Exploring Human Potential

What’s the best specialty for a medical student who wants to be a progressive politician?

Posted on | November 13, 2017 | 2 Comments

Mike Magee

If you are a medical student and aspire to be a progressive political leader as well, what might be the best specialty tract to pursue?

You could chose pediatrics as Ralph Northam did, and receive your training in the military, retiring at age 33 as a major and then become a pediatric neurologist at a Children’s Hospital in Norfolk, Virginia and eventually serve as governor of Virginia.

Or you could be an internist and join one of the public health units of NIH at the age of 28, and find yourself at the center of every politically charged public health crisis ever since like Tony Fauci, NIAID director, did.

You might be a surgeon like Susan Love whose advocacy for women’s health included a campaign against routine estrogen use to treat menopause, and who has been advocating for women ever since while serving on the National Cancer Advisory Board and the  National Cancer Institute since 1998.

Or you could chose Family Medicine like Nancy Dickey did, before delivering some 4000 babies, becoming the first female president of the AMA in 1997, and then spending more than a decade as a president of a major university as she did at Texas A&M.

All good…but if you want to be where the action is and have a front row seat to view the impact of policy and leadership gone wrong, Emergency Medicine might be the place to go.

As Neal Flomenbaum, Editor-in-Chief of Emergency Medicine, suggests in this month’s issue, you will certainly gain an education.

Neal catalogues the natural and unnatural disasters that have appeared on Emergency Medicine’s doorsteps in just the past 10 months including:

* 3 Gulf Coast/Atlantic hurricanes and a West Coast fire claiming 285 lives.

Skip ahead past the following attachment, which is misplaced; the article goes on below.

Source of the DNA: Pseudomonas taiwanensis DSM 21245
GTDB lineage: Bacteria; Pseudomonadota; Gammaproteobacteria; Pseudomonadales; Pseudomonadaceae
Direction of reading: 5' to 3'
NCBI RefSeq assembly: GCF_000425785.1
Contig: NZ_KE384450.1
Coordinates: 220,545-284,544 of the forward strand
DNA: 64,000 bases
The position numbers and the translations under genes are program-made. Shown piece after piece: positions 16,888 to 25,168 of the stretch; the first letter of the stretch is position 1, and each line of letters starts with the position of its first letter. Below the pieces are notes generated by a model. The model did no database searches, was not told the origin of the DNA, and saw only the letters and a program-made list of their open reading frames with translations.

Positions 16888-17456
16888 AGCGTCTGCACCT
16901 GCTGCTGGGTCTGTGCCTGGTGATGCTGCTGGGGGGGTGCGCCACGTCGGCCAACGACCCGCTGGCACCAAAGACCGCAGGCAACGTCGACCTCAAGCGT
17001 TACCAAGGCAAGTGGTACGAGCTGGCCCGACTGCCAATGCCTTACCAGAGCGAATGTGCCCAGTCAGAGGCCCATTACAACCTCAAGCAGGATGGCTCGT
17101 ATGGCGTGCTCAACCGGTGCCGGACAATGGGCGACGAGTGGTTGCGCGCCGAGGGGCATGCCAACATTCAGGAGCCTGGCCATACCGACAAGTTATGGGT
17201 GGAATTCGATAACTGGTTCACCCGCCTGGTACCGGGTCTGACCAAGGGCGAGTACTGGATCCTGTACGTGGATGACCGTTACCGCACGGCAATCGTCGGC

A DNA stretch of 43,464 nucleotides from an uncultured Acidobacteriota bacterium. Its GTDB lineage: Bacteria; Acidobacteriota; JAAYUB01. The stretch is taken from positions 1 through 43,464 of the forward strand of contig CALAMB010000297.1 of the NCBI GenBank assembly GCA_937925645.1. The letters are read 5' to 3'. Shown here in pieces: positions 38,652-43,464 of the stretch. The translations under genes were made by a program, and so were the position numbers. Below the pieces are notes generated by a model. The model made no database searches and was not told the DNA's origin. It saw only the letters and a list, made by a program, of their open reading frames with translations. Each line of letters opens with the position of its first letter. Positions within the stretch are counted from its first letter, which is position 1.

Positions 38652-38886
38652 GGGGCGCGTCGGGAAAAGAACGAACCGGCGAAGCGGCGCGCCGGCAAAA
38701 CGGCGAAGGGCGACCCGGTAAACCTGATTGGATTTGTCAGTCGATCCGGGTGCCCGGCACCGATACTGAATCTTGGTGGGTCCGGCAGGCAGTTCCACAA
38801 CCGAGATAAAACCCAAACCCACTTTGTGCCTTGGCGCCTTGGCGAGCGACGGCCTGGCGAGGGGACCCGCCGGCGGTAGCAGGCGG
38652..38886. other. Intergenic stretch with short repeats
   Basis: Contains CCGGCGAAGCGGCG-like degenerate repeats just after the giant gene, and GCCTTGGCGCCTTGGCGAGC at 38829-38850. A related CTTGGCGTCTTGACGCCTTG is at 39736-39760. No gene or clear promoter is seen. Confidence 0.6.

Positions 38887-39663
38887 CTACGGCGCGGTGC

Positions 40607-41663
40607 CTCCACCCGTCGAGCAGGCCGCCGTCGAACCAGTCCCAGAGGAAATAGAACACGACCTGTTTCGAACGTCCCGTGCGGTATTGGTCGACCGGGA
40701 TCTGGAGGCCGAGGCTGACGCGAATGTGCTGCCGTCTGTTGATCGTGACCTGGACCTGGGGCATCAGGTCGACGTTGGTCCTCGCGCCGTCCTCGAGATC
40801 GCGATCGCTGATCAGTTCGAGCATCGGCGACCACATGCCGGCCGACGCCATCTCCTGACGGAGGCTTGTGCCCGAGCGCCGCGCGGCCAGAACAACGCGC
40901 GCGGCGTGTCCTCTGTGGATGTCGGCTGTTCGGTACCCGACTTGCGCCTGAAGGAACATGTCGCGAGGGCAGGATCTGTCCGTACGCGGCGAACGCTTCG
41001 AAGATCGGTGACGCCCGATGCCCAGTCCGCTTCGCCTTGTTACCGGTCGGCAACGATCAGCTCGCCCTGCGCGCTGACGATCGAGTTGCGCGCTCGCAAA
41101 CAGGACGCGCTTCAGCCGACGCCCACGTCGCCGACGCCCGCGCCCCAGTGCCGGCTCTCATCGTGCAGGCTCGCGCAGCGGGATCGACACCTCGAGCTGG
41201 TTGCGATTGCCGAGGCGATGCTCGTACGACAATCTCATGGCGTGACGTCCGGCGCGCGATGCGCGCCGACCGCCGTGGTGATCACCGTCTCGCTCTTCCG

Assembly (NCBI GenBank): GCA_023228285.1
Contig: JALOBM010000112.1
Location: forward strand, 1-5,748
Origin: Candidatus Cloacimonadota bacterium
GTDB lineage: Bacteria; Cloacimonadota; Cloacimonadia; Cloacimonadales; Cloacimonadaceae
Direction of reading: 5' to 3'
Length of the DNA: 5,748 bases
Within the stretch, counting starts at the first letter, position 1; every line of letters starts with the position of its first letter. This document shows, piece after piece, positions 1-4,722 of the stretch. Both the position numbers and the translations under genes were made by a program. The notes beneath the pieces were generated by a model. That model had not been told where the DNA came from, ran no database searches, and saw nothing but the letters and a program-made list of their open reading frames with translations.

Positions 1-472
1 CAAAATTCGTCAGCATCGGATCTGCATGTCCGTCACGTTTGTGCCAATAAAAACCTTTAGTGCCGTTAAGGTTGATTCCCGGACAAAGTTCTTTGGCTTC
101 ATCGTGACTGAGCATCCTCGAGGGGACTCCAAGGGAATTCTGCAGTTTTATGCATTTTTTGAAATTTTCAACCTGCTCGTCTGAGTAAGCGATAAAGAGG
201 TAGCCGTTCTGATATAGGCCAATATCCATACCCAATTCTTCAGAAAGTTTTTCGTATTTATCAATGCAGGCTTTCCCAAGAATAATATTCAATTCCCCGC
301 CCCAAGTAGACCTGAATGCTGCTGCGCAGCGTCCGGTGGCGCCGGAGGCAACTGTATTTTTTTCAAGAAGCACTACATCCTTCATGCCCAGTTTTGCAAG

* Unnatural shootings and attacks in LasVegas, New York City, and Sutherland Springs, Texas leading to 84 deaths and 558 injuries.

* Nationwide, in just 10 months, 52,719 shooting incidents which left 13,245 dead and 27,111 injured.

Neal quotes the October 9, 2017 Wall Street Journal article by Jeanne Whalen whose title “Training Ground for Military Trauma Experts: U.S. Gun Violence” seems to suggest that doing a stint in a domestic trauma center should be a prerequisite to joining the medical military in Iraq.

There’s little doubt that is you chose this option as a progressive stepping stone, you’ll develop real life skills and gain an unvarished view of what’s wrong. But as Tom Scalea, a trauma surgeon in Baltimore suggests, you’ll need more than that if long-term solutions are your bailiwick.

Tom said, “Mass shooting? That’s every weekend.…it makes me despondent….I don’t have the ability to make that go away. I have the ability to keep as many alive as I can, and we’re pretty good at it.”

Neal is one step ahead of us when he writes, “As for preventing deaths from natural disasters, more accurate weather forecasting and newer technology offer more hope. Among the 134 storm related deaths from Hurricane Irma in September, 14 were heat-related after the storm disabled a transformer supplying power to the air conditioning system of a Hollywood, Florida nursing home.”

So, for you, the medical student, who loves medicine, loves politics, but also loves people more than power, the truth is, there are a number of pathways toward progressive success.

But in making your choice, I’d ask yourself these three questions:

1. Where is my heart leading me right now in the service of others?

2. Am I willing to train and then utilize the skills I have accumulated to not only care and comfort individuals, but also serve and lead our nation in a positive and hopeful direction?

3. As I mature, when I mature, am I confident that my core values will hold? Will I remain strong enough, secure enough, progressive enough to guide our nation and our culture toward durable and permanent solutions? Will I stay true to myself and not succumb to greed, self-loathing and hatred?

If so, if given the chance, I’ll vote for you.


2 Responses to “What’s the best specialty for a medical student who wants to be a progressive politician?”

  1. Dan Ostergaard
    November 14th, 2017 @ 12:57 pm

    Thanks, Mike, for these insightful thoughts about service to our nation as a progressive physician. I especially resonate to the need for medical students to retain their inital idealism and core values as they choose a specialty to be of the most service. I’ll also vote for them.

  2. Mike Magee
    November 14th, 2017 @ 1:44 pm

    Thanks so much, Dan! Your leadership has always set the bar very high and is greatly appreciated by many of us. Best, Mike

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